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From Craig L Russell <Craig.Russ...@Sun.COM>
Subject Re: OutOfMemoryErrors when testing Derby with DOTS
Date Tue, 31 Jan 2006 19:31:17 GMT
Hi John,

On Jan 31, 2006, at 9:14 AM, John Embretsen wrote:

> Tuesday, January 31, 2006, 3:03:38 AM CET, Craig L Russell wrote:
>> Hi John,
>> On Jan 30, 2006, at 12:11 PM, John Embretsen wrote:
> [snip old quotes]
>>>> Any reason why itemID is bound to the preparedStatement and not
>>>> itself passed as a parameter?
>>>> Generally, preparing statements like this (those that include
>>>> parameters) just before use has little benefit. The big win is to
>>>> prepare the statement and then reuse it everywhere. So if you  
>>>> change
>>>> the updateBidItemSQL to include the itemID as a ? parameter, then
>>>> pstmt.setInt(3, itemID) you will get the benefit of prepared
>>>> statements.
>>>> Craig
>>> I am fully aware of this rather strange and inefficient use of
>>> PreparedStatements in the DOTS test case. As I stated in my first E-
>>> mail
>>> in this thread:
>>>  "I don't know the rationale behind doing it this way. It may be  
>>> just
>>>  "sloppy code", or it may be intentional."
>> I was trying to be nice. I'll reiterate my point. If your use of
>> prepared statements is limited to the following pattern:
>> PreparedStatement ps = conn.prepare(savedSQLStatement + "" + itemID +
>> "");
>> ps.setInt(...);
>> ps.execute();
>> then you are not taking advantage of prepared statements. Your
>> prepared statement cache is not doing any good at all.
> I hope I have not given anyone the impression that I am an advocate  
> for
> such use of PreparedStatements. I am not. I am testing Derby, and the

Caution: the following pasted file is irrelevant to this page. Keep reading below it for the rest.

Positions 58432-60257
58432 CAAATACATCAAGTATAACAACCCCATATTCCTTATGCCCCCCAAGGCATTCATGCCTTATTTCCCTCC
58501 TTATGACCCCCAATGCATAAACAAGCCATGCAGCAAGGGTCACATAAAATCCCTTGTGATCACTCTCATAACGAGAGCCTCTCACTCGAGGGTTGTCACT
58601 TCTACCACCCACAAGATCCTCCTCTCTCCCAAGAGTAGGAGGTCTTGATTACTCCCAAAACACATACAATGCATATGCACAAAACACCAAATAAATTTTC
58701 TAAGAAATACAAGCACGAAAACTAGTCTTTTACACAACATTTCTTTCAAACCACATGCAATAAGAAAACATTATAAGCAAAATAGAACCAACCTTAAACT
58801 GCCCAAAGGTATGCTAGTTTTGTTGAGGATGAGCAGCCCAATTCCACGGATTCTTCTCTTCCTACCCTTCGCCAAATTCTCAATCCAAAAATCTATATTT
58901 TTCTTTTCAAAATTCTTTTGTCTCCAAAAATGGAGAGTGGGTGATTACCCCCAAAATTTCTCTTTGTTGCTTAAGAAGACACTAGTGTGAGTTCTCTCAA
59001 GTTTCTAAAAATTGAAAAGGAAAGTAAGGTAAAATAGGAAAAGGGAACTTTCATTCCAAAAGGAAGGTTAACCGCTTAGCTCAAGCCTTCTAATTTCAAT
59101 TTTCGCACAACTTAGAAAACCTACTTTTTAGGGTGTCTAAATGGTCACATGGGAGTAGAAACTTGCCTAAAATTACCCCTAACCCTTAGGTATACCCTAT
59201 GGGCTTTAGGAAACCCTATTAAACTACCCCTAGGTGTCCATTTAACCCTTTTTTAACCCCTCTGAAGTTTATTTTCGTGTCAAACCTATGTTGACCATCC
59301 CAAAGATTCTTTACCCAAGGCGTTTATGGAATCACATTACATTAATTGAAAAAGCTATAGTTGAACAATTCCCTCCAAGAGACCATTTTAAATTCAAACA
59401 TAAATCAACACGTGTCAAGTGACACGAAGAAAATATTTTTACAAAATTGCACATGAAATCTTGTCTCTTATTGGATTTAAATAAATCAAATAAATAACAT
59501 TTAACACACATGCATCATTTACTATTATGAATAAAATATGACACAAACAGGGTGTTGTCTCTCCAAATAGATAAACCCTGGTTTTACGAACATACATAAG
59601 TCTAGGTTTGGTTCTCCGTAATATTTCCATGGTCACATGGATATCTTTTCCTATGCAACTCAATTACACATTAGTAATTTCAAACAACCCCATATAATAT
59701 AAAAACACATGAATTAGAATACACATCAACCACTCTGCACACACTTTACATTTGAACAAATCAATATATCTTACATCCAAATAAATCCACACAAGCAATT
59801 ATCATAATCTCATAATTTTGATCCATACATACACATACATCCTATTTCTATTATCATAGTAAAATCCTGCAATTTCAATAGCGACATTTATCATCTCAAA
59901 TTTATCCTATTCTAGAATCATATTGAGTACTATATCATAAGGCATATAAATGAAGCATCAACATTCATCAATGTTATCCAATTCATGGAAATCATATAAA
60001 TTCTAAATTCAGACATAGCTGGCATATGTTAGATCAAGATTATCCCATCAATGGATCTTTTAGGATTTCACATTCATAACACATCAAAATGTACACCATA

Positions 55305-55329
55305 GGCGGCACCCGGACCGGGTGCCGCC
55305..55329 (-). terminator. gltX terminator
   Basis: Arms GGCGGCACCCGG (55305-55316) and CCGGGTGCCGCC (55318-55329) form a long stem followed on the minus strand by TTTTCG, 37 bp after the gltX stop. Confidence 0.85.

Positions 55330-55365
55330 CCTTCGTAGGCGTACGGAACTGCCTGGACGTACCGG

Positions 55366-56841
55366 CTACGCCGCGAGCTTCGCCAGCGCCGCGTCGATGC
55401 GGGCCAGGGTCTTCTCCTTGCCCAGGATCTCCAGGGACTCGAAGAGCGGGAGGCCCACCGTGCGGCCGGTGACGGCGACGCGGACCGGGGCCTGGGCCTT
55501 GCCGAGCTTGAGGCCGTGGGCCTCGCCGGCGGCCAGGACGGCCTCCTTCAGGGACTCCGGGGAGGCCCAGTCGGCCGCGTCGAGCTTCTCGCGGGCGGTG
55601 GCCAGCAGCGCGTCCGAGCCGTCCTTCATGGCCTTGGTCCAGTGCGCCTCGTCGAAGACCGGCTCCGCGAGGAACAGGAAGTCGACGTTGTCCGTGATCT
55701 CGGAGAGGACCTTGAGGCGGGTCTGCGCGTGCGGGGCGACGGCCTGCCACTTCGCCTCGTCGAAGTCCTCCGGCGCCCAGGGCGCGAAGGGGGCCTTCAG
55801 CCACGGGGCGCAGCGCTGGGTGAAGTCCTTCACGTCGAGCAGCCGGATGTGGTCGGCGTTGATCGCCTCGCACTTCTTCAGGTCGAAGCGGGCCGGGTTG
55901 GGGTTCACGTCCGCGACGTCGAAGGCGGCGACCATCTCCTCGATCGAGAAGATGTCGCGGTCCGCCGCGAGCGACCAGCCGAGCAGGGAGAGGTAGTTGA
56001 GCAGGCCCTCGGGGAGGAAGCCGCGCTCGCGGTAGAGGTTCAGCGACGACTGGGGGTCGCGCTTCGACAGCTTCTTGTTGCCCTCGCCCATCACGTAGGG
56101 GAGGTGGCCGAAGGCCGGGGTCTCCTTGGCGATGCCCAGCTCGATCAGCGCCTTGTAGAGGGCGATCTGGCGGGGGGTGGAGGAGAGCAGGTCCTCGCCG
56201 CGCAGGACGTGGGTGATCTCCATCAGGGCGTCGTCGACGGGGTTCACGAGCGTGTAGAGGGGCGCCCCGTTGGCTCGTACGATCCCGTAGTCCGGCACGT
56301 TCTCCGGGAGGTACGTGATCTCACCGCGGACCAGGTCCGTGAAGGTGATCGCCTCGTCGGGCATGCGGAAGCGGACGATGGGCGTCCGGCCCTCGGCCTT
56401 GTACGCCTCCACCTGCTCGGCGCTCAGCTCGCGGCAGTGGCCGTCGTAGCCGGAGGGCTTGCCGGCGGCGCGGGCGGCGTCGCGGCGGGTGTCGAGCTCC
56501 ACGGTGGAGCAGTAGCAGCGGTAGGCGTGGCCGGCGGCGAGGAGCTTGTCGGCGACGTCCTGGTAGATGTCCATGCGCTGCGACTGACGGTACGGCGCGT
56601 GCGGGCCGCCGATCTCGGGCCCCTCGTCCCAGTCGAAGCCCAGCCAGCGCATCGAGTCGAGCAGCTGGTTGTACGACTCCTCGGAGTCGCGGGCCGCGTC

> purpose of testing Derby is to find faults in Derby, so that they  
> can be
> fixed.

I'm afraid I missed the opening shots of this discussion, and in  
particular where you said that you were using the referenced code as  
tests for the robustness of the various implementations. I would have  
put a slightly different slant on my comments.

> Sure, changing or not running these tests will make the symptoms
> go away, but is that a good long term strategy for Derby? Do we  
> have any
> guarantees that other users of Derby (directly or indirectly) will not
> stumble across this or similar memory leaks in the future, when the
> costs of experiencing and fixing such bugs may be a lot higher?

If this test code is representative of the actual application, then  
the application is in trouble and should be reimplemented in the jdbc  
area. It is a very well-understood requirement of well-behaved  
applications that result sets and prepared statements and connections  
be closed when they are no longer needed. And testing what happens to  
ill-behaved applications in various configurations doesn't seem to be  
a good use of anyone's energy.

Long term, I don't believe that Derby or any other implementation  
should try to optimize for applications written without regard for  
good programming patterns.

That said, OutOfMemoryError is unfortunate, but perhaps unavoidable.  
Does the test succeed, given enough memory? Does closing the result  
sets and prepared statements change the behavior? How can Derby know  
whether you intend to use the result set and prepared statement  
again, and you actually want to keep them open? Do you want Derby to  
internally close result sets and prepared statements that it guesses  
you no longer want? In a large system, wouldn't it be a bug in Derby  
if Derby closed result sets and prepared statements that the  
application still wanted?
>> This is the hammer that is making your head hurt. Before you can see
>> if aspirin helps, put down the hammer.
> Personally, I would prefer a database with a strong enough helmet to
> withstand such hammer hits. Someone else may find that hammer one
> day, and hit you again ;)

These particular hammers are in an area clearly marked "Danger: Use  
of these hammers may be injurious to your sanity". ;-)

Seriously, if you are trying to evaluate different databases'  
behavior under a simulated application scenario, you should try to  
duplicate in your tests how the application actually behaves. And if  
the test is shown to have programming anomalies, and fixing the test  
informs better behavior in the application, then I'd say the test  
succeeded. After removing the anomalies in the test, you can see the  
underlying behavior of the system in various configurations, and have  
a better way to evaluate alternatives.


> -- 
> John

Craig Russell
Architect, Sun Java Enterprise System http://java.sun.com/products/jdo
408 276-5638 mailto:Craig.Russell@sun.com
P.S. A good JDO? O, Gasp!

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